Puerto Rico: lush forests and tropical beaches. But also, Puerto Rico: land that has been colonized and people who have been left bereft in the wake of recent hurricanes. This list of books about Puerto Rico captures the history and culture of this US territory, from colonization, to the influx of Puerto Ricans moving to the US mainland, to more recent news about how Puerto Rico has been treated by the United States after Hurricanes Irma and Maria.
I really learned so much about Puerto Rico by reading some of these books and putting this list together. And I definitely added some books about Puerto Rico to my to-be-read list. If you are thinking about a trip to Puerto Rico and want to travel responsibly by learning more about the country before you go, or if you are just interested in Puerto Rican culture and history, I hope you can find a great book on this list for you!
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Novels Set in Puerto Rico
Olga Dies Dreaming by Xochitl Gonzalez
Olga is a successful wedding planner in NYC. She hasn’t heard from her mother in years, and she’s just fine with that mostly. But when Hurricane Maria hits Puerto Rico, her revolutionary mother comes back into the life of Olga and her brother, seeking help. I listened to this on audio and it’s fantastic in that format! For fans of contemporary fiction.
Velorio by Xavier Navarro Aquino
So many recent books about Puerto Rico deal with the aftermath of Hurricane Maria and how it has affected the people of the island. In this novel set after Hurricane Maria, a cult leader rises to create an attempted utopia: Memoria. But the people in his cult are maybe starting to see it for what it is. Meanwhile, a woman whose sister has died during the hurricane, seeks to travel to this supposed paradise. For fans of literary fiction and books with cults.
After the Hurricane by Leah Franqui
Elena’s relationship with her father is complicated. She has wanted so badly to know more about his past life, but before she can, he returns to Puerto Rico and they lose touch. Then, when Hurricane Maria strikes. he disappears and Elena travels to the island to search for him and maybe learn more about her family. For fans of contemporary fiction and family stories and novels with a bit of suspense.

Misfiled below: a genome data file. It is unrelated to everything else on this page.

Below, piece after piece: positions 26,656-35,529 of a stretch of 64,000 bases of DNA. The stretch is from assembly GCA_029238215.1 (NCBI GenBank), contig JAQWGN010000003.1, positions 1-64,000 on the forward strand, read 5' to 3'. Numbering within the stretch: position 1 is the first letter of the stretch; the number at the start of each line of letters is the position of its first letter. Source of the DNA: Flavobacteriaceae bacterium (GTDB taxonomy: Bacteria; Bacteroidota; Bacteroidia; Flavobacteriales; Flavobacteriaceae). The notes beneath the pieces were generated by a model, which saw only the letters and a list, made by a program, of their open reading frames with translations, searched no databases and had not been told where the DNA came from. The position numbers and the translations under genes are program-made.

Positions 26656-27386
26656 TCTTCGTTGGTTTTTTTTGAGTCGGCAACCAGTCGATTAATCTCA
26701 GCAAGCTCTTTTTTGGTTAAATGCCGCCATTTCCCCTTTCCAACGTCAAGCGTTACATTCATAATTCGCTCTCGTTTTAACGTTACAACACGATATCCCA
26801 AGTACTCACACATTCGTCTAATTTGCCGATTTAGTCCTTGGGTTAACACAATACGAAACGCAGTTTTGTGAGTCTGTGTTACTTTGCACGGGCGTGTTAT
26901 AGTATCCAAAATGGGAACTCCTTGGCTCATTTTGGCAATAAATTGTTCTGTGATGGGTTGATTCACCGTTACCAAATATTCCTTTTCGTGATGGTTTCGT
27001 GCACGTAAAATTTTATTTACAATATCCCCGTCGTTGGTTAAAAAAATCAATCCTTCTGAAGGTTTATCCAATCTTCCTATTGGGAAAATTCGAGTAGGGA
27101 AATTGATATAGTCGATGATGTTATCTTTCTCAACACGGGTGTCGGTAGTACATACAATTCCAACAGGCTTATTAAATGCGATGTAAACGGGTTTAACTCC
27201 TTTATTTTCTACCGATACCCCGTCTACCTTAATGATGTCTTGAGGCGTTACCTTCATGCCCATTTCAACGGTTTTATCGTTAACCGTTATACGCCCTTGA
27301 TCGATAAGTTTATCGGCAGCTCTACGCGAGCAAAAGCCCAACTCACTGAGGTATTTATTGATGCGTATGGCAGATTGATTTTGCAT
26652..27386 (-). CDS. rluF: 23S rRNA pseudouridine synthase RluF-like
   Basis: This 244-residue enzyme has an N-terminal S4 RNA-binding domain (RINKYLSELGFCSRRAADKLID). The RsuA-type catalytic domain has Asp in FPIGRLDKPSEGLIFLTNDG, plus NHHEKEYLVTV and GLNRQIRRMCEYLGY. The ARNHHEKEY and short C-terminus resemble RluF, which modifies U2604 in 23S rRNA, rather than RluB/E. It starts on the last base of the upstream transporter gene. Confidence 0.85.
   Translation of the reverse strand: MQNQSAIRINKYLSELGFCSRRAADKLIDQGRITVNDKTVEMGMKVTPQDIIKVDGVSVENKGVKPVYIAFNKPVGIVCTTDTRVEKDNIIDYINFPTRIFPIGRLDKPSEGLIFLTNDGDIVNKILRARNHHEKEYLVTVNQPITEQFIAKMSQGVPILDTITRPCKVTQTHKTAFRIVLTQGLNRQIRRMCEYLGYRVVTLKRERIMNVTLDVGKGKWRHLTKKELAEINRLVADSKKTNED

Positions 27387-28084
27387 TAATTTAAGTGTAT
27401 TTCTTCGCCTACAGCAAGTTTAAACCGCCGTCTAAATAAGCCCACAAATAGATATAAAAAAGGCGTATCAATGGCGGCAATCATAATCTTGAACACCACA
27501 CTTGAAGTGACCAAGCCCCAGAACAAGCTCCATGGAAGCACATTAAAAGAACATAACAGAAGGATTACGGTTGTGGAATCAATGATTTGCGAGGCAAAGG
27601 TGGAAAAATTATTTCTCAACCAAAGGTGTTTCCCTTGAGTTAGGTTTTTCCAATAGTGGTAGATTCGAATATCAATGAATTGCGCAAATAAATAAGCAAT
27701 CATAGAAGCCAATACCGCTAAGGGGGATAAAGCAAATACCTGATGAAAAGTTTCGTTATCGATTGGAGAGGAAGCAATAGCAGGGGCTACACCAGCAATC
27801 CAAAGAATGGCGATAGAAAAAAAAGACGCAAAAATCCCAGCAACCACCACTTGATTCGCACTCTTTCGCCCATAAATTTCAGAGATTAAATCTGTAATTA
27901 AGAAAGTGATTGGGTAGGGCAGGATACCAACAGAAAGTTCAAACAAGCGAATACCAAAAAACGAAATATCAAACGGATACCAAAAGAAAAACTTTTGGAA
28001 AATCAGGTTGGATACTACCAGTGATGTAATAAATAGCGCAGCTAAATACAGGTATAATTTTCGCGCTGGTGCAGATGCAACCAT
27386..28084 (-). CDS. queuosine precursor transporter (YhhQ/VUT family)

The Taste of Sugar by Marisel Vera
As both the Spanish-American war and a hurricane approach the colony of Puerto Rico, a couple is trying to keep their coffee farm in the mountains afloat. In their desperation, they eventually move to Hawaii with the promise of sugar planation prosperity. For fans of historical and literary fiction.
A Woman of Endurance by Dahlma Llanos-Figueroa
In this novel about the slave trade in Puerto Rico, Pola is traumatized over and over again as she is purchased as a breeder to grow slavery. By all accounts, this is a brutal read, but it is still a story about hope and survival, as Pola finds support, love, and community. For fans of historical fiction who can deal with some trauma.
América’s Dream by Esmeralda Santiago
In Puerto Rico, América works as a hotel maid. She has an alcoholic mother, an abusive boyfriend, and a difficult teenage daughter. So when she get an offer to move to New York and become a live-in maid, it seems like her chance to escape. But can you ever truly escape? For fans of contemporary fiction.
The House on the Lagoon by Rosario Ferré
In this novel set in Puerto Rico, a husband and wife recall the history of their nation through their family stories as the wife writes about them. This book was a finalist for the National Book Award and is for fans of literary fiction.
Simone by Eduardo Lalo, Translated by David Frye
A writer in San Juan, Puerto Rico discovers he has a stalker. The stalker turns out to be a Chinese immigrant, and they discover they may have more in common than they thought as they struggle to find belonging. For fans of literary fiction.
Mundo Cruel: Stories by Luis Negron, Translated by Suzanne Jill Levine
This short story collection is set in a gay community in Puerto Rico and explores what it means to survive in a world that seems against you. For fans of gay and queer literature and short story collections.
The Rum Diary by Hunter S. Thompson
If you want a read that truly encapsulates a wild time in Puerto Rico, here it is. Set in 1950s San Juan, this book is mostly about a journalist drinking, cavorting, and falling into schemes in Puerto Rico. For fans of books that just take you along for the wild ride.
The Time It Snowed in Puerto Rico by Sarah McCoy
In the Puerto Rican mountains, Verdita is on the brink of becoming a young woman. But really she longs to be an American and also to not have her life change so drastically as she grows. This is for fans of women’s fiction and coming of age stories.
Non-Fiction Books About Puerto Rico
War Against All Puerto Ricans: Revolution and Terror in America’s Colony by Nelson A. Denis
In 1950, the Nationalist Party of Puerto Rico tried to mount an insurrection against the United States. It failed, and it resulted in violence across the island (including the first time the US government bombed its own citizens). This is for fans of history and books about lesser known historical events.
I think the subtitle of this book says it all. Puerto Rico has been used as a US colony but not supported, especially evident in the aftermath of Hurricane Maria. Here, Morales explores the history of Puerto Rico and US relations, the harm it has done to Puerto Rico, and what a decolonized future could look like. For fans of geopolitical non-fiction and history.